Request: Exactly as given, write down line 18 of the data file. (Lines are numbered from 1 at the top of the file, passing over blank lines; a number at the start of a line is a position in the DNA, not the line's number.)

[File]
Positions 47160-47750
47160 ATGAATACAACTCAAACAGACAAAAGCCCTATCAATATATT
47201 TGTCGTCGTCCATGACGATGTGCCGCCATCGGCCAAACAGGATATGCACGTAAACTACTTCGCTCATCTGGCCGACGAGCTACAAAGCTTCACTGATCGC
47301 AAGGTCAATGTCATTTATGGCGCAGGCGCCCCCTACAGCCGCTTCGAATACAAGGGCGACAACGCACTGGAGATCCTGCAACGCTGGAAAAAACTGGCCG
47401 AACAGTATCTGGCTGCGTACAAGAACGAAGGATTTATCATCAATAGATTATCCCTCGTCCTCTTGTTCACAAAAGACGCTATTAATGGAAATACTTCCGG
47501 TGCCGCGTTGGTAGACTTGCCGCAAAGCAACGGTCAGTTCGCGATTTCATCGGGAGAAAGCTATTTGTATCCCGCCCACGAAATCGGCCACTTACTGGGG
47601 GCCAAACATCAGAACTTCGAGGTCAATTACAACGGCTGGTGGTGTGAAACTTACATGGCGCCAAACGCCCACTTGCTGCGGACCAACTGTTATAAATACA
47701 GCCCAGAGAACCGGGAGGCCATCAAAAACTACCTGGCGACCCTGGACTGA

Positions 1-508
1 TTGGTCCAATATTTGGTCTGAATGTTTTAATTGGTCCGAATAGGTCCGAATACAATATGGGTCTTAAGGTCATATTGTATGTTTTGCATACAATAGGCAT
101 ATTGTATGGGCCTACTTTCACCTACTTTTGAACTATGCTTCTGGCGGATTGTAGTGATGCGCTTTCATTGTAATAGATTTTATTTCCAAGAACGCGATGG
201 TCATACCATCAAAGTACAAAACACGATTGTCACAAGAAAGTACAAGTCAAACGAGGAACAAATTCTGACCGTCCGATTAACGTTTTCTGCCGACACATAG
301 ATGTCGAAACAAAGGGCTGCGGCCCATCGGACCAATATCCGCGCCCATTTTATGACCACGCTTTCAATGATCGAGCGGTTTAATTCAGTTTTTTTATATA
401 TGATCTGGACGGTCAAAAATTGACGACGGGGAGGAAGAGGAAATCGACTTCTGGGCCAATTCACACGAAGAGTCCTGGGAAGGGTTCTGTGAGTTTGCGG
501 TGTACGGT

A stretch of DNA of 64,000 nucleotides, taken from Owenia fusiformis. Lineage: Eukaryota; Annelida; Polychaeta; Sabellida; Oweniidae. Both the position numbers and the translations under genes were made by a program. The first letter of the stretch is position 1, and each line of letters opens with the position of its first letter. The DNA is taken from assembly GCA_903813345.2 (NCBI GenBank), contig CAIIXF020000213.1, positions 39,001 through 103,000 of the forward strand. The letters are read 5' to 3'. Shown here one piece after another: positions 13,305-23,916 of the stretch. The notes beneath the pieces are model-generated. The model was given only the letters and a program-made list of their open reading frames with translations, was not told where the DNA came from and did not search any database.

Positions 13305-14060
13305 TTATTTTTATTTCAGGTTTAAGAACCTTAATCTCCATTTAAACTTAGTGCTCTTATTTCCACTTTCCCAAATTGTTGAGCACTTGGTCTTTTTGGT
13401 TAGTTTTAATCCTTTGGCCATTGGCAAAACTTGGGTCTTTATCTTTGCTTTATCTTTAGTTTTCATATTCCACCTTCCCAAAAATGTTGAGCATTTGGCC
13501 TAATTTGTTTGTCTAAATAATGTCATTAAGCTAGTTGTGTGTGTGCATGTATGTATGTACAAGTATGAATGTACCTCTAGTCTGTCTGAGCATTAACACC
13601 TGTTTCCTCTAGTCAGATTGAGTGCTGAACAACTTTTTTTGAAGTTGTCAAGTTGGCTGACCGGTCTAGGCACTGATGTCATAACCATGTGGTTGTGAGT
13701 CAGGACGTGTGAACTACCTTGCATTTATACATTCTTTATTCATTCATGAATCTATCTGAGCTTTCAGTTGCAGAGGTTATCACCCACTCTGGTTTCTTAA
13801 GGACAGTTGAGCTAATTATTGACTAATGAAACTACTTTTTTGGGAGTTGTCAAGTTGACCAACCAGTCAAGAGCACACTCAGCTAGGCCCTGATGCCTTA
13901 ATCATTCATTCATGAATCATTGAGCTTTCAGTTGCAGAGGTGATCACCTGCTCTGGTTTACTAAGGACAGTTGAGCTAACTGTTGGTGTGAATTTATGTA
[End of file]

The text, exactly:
13305 TTATTTTTATTTCAGGTTTAAGAACCTTAATCTCCATTTAAACTTAGTGCTCTTATTTCCACTTTCCCAAATTGTTGAGCACTTGGTCTTTTTGGT